Archive for January, 2017

The Broker: John Grisham

Posted: January 31, 2017 in Uncategorized

I bought this 2005 book in a second hand book shop for 99p so I wasn’t too concerned that it turned out to be not Grisham’s best novel by a long distance. I admit to be interested by the first sentence: 

In the waning hours of a presidency that was destined to arouse less interest from historians than any other than any since that of William Henry Harrison [thirty one days from inauguration to death], Arthur Morgan huddled in the Oval Office with his last remaining friend and pondered his final decisions.

Not quite accurate as the 1840 election of William Henry Harrison still interests political historians as it was one of the first modern style campaigns. A great slogan “Tippecanoe and Tyler too” [Harrison was the victor over the Shawnee at the Battle of Tippecanoe in 1811, and Tyler was his Vice President] and a campaign logo of a Log Cabin, suggesting the untamed frontier, when in fact both Harrison and Tyler lived in Greek revival mansions. Enough history.

Arthur Morgan in his last moves pardons Joel Backman, serving 20 years in a Federal Penitentiary. Backman pleaded guilty to various charges involving the attempted sale of a computer program that can control a secret satellite system. When his business associate and the three young Pakistani scientists, who created the program are murdered, he feels he is safer in prison. The head of the CIA gets him pardoned and sent to Italy, when his location will be leaked and the CIA will observe who kills him the Chinese, Russians, Saudis or Israelis. Then the Americans will have an idea who created the satellite system.

Much of the book reads like an Italian lesson and travel guide to Bologna, but with not enough details about the food. It seems bizarre that so much time is devoted to teaching Joel aka Marco Italian when he is going to be set up to be murdered. But he has to be introduced to the beautiful enigmatic Francesca, who provides a platonic romantic  interest while she waits for her ailing husband to die.

Joel was a lobbyist and fixer and as such is more of an anti hero than a character I could have liked.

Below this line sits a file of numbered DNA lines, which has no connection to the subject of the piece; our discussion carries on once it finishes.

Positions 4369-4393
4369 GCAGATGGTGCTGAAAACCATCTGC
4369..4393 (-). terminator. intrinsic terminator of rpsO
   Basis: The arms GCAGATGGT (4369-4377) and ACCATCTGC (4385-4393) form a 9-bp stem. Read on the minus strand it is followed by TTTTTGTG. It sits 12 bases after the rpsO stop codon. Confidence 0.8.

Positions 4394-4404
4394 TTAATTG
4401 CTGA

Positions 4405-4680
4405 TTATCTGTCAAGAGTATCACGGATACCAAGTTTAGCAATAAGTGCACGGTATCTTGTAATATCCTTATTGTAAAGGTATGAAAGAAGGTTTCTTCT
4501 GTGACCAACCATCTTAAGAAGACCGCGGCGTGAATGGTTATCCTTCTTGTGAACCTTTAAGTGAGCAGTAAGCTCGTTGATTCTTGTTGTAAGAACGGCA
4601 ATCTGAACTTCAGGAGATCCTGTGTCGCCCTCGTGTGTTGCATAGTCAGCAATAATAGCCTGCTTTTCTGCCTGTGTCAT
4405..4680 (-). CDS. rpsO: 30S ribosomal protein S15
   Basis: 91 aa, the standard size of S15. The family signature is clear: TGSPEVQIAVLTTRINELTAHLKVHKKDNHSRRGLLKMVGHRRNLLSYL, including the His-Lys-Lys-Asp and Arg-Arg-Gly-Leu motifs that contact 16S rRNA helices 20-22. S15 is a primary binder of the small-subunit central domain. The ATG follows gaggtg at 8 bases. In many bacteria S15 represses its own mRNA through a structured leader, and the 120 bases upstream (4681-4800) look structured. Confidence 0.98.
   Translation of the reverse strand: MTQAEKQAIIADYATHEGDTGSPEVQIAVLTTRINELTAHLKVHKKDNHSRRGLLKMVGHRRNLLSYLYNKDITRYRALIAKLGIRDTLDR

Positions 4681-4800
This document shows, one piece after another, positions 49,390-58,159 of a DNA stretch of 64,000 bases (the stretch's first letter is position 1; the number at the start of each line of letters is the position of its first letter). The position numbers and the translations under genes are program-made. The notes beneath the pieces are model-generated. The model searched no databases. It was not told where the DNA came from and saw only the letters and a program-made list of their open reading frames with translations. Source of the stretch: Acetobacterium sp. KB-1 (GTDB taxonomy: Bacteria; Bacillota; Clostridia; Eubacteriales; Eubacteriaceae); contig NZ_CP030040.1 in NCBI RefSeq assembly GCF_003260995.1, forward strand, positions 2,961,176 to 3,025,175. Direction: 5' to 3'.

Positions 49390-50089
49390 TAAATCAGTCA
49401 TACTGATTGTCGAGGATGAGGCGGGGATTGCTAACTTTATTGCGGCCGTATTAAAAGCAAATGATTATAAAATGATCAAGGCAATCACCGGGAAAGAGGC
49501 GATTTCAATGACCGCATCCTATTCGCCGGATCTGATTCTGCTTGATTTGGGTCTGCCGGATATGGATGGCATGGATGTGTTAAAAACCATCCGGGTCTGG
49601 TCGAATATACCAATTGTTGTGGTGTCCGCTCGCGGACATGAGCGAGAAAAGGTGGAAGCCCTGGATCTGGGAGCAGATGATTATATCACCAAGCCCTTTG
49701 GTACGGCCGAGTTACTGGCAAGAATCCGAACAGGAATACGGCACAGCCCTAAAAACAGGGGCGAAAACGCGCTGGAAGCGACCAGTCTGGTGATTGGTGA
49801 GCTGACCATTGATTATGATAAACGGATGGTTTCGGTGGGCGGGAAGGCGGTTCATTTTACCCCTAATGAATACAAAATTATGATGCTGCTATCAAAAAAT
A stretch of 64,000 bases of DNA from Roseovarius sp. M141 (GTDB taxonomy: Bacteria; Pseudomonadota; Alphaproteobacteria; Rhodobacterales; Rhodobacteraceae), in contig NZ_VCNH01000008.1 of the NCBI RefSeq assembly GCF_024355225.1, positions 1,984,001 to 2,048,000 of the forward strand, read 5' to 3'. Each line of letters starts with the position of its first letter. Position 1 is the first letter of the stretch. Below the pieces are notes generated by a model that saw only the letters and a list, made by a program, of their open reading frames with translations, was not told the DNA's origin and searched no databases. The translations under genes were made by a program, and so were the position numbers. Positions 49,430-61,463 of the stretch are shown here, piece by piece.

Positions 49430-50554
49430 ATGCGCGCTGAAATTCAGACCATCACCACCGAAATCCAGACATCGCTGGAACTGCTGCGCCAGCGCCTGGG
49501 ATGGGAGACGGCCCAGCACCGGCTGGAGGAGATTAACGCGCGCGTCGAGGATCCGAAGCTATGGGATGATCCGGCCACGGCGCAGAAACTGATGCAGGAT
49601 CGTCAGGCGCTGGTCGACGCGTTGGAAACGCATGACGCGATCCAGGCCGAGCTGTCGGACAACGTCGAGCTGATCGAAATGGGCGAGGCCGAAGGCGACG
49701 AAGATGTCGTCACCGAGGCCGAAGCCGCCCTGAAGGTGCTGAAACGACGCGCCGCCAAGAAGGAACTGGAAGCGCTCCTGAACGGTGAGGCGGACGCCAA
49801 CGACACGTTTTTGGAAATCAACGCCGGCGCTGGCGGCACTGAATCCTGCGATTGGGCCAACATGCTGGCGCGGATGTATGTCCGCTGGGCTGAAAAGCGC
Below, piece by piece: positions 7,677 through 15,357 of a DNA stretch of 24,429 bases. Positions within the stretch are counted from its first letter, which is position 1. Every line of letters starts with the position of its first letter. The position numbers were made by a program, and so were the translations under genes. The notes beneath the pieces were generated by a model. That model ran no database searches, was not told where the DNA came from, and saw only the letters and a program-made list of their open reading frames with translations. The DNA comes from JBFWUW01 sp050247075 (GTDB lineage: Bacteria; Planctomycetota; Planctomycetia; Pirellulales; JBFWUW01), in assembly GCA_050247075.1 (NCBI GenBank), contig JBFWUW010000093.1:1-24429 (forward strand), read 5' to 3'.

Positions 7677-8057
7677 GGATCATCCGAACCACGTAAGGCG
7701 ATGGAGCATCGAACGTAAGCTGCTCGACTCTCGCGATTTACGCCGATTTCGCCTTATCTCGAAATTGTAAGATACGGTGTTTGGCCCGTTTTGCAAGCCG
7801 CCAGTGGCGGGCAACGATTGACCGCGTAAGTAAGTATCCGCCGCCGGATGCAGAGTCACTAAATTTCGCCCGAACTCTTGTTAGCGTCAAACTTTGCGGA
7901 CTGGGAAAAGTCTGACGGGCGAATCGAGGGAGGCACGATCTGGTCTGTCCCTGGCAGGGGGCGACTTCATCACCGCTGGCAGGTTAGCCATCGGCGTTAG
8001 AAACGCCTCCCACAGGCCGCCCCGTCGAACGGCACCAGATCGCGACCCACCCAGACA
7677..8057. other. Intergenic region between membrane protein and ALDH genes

The Broker is an easy to read, apart from the Italian lessons, airport thriller but I do prefer Grisham when he is writing about legal procedures in the USA . I also found it a bit unbelievable that Backman could outsmart the CIA, FBI, Chinese secret service, Russian intelligence and Mossad all at the same time, and get back to the USA unharmed with his computer disks. 


Favourite Discovery of 2016

Posted: January 23, 2017 in Uncategorized

You can read about my favourite discovery of 2016 at Eurocrime the Vera DVD boxed set. 

I see that Ann Cleeves has been awarded the Diamond Dagger. I did not have any inside information, but that award made my selection seem rather timely.

Well the day has almost arrived the Republican Party, the party of Presidents Lincoln, Teddy Roosevelt, and Ronald Reagan, the party of such distinguished African Americans as Secretaries of State Colin Powell and Condi Rice is now lead by Donald Trump. We certainly live in interesting times. 

But we Britons can’t scoff because the Labour party that was once lead by politicians such as Clem Attlee, Hugh Gaitskell, Jim Callaghan, Michael Foot, John Smith and Tony Blair [whatever happened to him] is now lead by Jeremy Corbyn.

American History has always fascinated me, one of my pleasant memories was when at Gettysburg National Park the official guide complemented me on my knowledge. That was nearly a quarter of a century ago and I have lost a few million brain cells since then, but I thought I would compose a short mini quiz for those of my American friends who don’t want to watch the ceremony. This might keep them occupied for a few minutes. No prizes, try and do it without google, good luck and send your answers to